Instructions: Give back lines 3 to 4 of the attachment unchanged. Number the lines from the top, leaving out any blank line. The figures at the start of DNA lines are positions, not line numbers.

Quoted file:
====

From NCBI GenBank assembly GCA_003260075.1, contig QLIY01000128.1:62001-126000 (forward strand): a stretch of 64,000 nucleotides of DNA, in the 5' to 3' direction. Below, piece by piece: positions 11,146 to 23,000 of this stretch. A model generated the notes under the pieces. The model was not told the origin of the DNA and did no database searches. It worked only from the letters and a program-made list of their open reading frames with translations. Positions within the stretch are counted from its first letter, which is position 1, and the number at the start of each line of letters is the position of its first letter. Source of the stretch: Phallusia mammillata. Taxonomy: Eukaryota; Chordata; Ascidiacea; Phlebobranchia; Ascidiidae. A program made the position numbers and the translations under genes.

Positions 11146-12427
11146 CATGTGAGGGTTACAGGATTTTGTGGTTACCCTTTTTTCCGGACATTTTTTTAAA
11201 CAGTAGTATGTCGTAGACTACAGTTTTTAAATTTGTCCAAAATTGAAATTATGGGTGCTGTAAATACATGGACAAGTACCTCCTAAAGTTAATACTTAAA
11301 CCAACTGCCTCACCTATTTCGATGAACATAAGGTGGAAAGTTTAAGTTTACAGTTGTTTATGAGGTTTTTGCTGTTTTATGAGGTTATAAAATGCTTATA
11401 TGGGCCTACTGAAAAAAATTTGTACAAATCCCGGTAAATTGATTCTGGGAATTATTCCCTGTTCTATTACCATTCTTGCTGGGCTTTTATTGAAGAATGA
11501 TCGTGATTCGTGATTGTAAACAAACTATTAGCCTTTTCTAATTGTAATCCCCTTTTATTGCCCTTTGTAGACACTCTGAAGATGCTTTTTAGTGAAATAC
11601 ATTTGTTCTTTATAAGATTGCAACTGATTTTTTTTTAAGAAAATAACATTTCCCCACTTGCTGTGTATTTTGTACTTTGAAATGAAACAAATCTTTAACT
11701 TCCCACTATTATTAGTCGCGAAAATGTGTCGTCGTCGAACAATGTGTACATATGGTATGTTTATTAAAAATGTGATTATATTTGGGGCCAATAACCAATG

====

11146 CATGTGAGGGTTACAGGATTTTGTGGTTACCCTTTTTTCCGGACATTTTTTTAAA
11201 CAGTAGTATGTCGTAGACTACAGTTTTTAAATTTGTCCAAAATTGAAATTATGGGTGCTGTAAATACATGGACAAGTACCTCCTAAAGTTAATACTTAAA